Twenty-two people gather, rather nervously, outside the entrance to Foundry Records. It’s Friday 13th, and we’re in Fortitude Valley. We all think we’re in the right place, and wonder quite what we are letting ourselves in for. The Anywhere Festival program leads us to expect a night in a mental asylum (‘Morning’), populated with characters which sound slightly familiar: Wendy (Anastasia Benham), Tink (Chloe Hambleton), and Peter (Grace Finley).
The door opens, and the Orderly (Bethany Latham) instructs us to form a line, give our names, collect a badge (and a drink voucher for later), and we’re in. The enigmatic Dr. Harken (Myles Hornstra) is already multi-tasking: playing the pianola, reading a book, and generally ignoring his audience. Dr Bell—aka Tink (Tinkerbell)—appears, and so we start our ascent into the asylum. Or rather, into the labyrinthine dark corridors of the upper rooms at The Foundry.
Ruckus Poetry Slam’s co-creators (Director Kiah Latham, together with co-creator Cameron Cliff) have drawn on elements of J.M. Barrie’s Peter Pan, and a New York experience of site-specific theatre, to create an immersive theatrical event. The production has a hard-working cast. Bethany Latham kept everyone under control as a believably competent Orderly. Dr Bell fluttered around as a petulant and entertaining recreation of Tinkerbell as a medical doctor. And the interactions between Anastasia Benham and Grace Finley were the highlights of Straight On Till Morning.
The production design ensures that experience of each member of the audience will be different. In Straight On Till Morning, the ‘medical team (the orderly, Dr Bell and Dr Harken) variously peel spectators off into different groups—with opportunities to be a ‘fly on the wall’ in Gewendoline/Wendy’s bedroom, to observe the therapy session between Dr Bell/Tink and Peter (or is it Peta?), or to possibly even venture into Dr. Harken’s office. We all have a chance to observe, and to take part… sharing in the ‘pretend’ tea party, suggesting games to play, and taking our ‘medicine’… and also being privy to passing conversations, arguments or analysis. But as we come back together, into the rather sweaty dorm room that is Wendy’s bedroom, we wonder what information we have missed, or that other listeners may have been party to. For example, in the version of the event I experienced, I saw relatively little of the aloof Dr Harken, and was not privy to any discussions behind his office door. But perhaps this was meant to mimic the experience of inmates who are rarely given access to the secrets of the Morning asylum.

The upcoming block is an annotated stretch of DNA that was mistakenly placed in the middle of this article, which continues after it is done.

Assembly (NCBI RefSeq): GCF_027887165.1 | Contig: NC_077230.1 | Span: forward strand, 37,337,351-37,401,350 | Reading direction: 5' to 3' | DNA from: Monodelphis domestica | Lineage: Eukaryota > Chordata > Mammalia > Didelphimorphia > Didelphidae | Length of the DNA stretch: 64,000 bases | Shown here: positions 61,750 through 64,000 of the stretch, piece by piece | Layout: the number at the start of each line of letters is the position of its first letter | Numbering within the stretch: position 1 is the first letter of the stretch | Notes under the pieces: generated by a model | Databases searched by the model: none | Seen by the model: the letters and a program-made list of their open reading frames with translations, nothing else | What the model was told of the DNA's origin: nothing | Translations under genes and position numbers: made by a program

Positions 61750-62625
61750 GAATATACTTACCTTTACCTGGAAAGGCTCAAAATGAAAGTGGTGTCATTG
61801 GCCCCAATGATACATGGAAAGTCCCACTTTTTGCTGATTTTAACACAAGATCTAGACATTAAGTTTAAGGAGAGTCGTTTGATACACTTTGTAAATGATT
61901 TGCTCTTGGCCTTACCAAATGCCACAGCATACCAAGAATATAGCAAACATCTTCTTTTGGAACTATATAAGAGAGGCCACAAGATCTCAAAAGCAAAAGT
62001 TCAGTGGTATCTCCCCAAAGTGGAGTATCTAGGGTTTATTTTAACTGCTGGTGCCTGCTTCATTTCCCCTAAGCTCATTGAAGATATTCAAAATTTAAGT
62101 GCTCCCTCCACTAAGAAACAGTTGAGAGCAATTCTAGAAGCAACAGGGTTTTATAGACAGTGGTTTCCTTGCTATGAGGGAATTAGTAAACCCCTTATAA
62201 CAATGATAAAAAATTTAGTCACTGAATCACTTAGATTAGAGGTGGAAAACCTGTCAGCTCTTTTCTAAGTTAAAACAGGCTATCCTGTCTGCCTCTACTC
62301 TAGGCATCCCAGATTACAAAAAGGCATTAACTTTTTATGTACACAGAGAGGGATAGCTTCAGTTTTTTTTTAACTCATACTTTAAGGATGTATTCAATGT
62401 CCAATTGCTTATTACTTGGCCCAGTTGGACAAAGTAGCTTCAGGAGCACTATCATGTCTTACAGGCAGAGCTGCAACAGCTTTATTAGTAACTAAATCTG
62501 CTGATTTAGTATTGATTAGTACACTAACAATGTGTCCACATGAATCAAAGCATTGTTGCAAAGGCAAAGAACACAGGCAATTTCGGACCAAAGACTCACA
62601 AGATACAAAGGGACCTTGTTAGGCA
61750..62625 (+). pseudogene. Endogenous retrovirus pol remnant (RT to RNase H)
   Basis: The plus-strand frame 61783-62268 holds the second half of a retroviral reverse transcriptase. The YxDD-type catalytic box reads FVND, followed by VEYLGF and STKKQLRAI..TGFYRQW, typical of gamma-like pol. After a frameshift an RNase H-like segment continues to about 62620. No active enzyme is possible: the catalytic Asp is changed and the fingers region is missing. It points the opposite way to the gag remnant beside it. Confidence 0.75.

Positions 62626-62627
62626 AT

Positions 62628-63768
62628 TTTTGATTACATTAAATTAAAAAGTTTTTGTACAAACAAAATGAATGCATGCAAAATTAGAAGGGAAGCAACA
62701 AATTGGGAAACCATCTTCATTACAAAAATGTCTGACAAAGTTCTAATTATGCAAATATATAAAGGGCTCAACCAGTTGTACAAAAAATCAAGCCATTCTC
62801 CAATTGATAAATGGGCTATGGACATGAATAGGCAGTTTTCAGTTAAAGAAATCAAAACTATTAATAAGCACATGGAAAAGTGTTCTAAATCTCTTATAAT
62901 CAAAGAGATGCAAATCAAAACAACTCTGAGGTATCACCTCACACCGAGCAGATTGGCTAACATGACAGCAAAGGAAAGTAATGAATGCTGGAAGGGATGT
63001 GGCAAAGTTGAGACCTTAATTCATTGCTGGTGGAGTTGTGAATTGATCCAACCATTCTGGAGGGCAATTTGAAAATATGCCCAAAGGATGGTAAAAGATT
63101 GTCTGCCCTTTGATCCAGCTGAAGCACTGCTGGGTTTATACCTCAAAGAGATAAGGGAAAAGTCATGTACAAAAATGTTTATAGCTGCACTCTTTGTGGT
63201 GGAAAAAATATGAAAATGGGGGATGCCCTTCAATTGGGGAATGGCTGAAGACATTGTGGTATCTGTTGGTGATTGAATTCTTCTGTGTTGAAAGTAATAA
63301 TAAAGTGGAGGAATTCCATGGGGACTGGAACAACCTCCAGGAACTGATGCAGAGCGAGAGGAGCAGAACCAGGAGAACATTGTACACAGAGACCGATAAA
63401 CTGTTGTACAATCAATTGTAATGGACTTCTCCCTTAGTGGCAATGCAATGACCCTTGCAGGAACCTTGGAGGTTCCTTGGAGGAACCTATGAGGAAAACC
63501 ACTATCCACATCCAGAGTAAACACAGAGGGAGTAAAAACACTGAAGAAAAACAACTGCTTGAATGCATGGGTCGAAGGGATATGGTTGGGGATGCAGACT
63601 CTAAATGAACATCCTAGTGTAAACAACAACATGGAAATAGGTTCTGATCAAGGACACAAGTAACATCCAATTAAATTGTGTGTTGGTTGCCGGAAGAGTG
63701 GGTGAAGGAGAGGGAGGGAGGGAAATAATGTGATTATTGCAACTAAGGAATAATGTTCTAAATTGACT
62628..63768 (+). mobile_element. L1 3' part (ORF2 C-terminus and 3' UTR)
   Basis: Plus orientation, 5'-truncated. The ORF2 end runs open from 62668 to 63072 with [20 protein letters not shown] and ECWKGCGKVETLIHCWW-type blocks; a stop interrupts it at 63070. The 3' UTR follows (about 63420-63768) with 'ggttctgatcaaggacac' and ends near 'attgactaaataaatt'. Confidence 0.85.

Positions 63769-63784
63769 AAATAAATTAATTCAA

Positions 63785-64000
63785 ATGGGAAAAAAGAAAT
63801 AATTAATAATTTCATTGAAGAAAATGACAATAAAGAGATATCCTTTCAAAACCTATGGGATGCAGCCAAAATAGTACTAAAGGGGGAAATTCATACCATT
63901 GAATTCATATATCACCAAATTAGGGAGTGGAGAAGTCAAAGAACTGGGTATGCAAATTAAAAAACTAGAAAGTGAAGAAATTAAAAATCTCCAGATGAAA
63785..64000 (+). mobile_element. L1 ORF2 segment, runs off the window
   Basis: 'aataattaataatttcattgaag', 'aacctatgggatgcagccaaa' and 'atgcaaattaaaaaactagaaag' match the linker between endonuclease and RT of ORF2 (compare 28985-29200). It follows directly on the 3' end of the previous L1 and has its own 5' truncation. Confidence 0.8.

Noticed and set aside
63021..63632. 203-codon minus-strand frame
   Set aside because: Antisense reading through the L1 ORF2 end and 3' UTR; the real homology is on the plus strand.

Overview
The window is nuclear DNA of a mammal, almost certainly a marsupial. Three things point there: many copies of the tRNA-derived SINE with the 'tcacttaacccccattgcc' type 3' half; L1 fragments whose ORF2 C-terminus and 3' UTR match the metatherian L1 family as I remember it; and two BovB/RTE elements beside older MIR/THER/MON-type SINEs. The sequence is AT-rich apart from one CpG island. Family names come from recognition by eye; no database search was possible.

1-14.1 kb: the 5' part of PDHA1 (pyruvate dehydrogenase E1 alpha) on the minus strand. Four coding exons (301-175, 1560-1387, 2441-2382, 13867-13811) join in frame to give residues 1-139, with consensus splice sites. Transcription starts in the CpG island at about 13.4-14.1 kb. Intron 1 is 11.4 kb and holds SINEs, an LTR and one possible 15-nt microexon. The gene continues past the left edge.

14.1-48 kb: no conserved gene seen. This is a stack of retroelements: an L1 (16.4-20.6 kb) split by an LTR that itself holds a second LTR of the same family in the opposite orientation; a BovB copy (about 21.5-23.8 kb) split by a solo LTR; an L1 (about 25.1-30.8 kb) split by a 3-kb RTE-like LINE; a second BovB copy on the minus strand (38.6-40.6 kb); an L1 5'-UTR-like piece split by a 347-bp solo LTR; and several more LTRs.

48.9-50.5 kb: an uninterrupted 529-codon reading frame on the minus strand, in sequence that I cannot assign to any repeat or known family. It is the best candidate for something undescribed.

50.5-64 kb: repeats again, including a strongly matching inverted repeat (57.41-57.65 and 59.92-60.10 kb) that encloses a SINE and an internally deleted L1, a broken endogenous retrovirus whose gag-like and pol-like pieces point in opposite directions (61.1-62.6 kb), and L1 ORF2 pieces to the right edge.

By the end of the performance, we are encouraged to consider whether such controlling treatments can work. Do patients leave because they are ‘fixed’, or because they cannot be fixed? Is to ‘come fly with me’ to go out into the world, or to ‘fly away’ from/off a tall building?
We can also consider the risks inherent in inverting the more traditional theatrical experience. Audience members may be uncomfortable when being invited in to the asylum, can occasionally derail performances if too engaged with the experience (when to take part? when to listen and observe?), and may be confused by an abrupt ending in a bar with no opportunity to draw a line under the event with applause. Equally, you may enjoy an opportunity for a different experience, and a chance to linger in a busy bar to debate the event you have just attended.
Verdict: If you like immersive/interactive theatre then you may like to try this.
Audience tip: There are a number of flights of stairs, some dark corridors, and limited seating (the floor and/or dorm beds). Make sure you pick up your drink voucher at the entrance (the show ends in the bar).
The reviewer attended the Friday 13th performance of Straight on Till Morning. The show ends 21 May 2016.